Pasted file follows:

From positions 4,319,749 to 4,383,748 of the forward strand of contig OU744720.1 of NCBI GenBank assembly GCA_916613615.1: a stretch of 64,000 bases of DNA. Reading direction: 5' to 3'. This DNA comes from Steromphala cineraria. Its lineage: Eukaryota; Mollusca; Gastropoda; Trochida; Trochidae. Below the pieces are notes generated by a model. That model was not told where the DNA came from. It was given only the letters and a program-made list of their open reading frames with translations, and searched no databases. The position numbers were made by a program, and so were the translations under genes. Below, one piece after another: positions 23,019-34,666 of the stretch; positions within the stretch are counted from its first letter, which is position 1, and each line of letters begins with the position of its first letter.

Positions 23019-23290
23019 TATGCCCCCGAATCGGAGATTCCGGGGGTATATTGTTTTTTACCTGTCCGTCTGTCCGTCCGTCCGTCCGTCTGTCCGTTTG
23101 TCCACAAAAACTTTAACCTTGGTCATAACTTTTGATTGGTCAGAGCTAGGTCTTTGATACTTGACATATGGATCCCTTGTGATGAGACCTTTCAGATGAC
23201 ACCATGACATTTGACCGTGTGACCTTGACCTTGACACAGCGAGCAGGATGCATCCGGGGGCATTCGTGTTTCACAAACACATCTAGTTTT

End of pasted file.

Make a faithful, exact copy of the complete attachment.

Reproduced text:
From positions 4,319,749 to 4,383,748 of the forward strand of contig OU744720.1 of NCBI GenBank assembly GCA_916613615.1: a stretch of 64,000 bases of DNA. Reading direction: 5' to 3'. This DNA comes from Steromphala cineraria. Its lineage: Eukaryota; Mollusca; Gastropoda; Trochida; Trochidae. Below the pieces are notes generated by a model. That model was not told where the DNA came from. It was given only the letters and a program-made list of their open reading frames with translations, and searched no databases. The position numbers were made by a program, and so were the translations under genes. Below, one piece after another: positions 23,019-34,666 of the stretch; positions within the stretch are counted from its first letter, which is position 1, and each line of letters begins with the position of its first letter.

Positions 23019-23290
23019 TATGCCCCCGAATCGGAGATTCCGGGGGTATATTGTTTTTTACCTGTCCGTCTGTCCGTCCGTCCGTCCGTCTGTCCGTTTG
23101 TCCACAAAAACTTTAACCTTGGTCATAACTTTTGATTGGTCAGAGCTAGGTCTTTGATACTTGACATATGGATCCCTTGTGATGAGACCTTTCAGATGAC
23201 ACCATGACATTTGACCGTGTGACCTTGACCTTGACACAGCGAGCAGGATGCATCCGGGGGCATTCGTGTTTCACAAACACATCTAGTTTT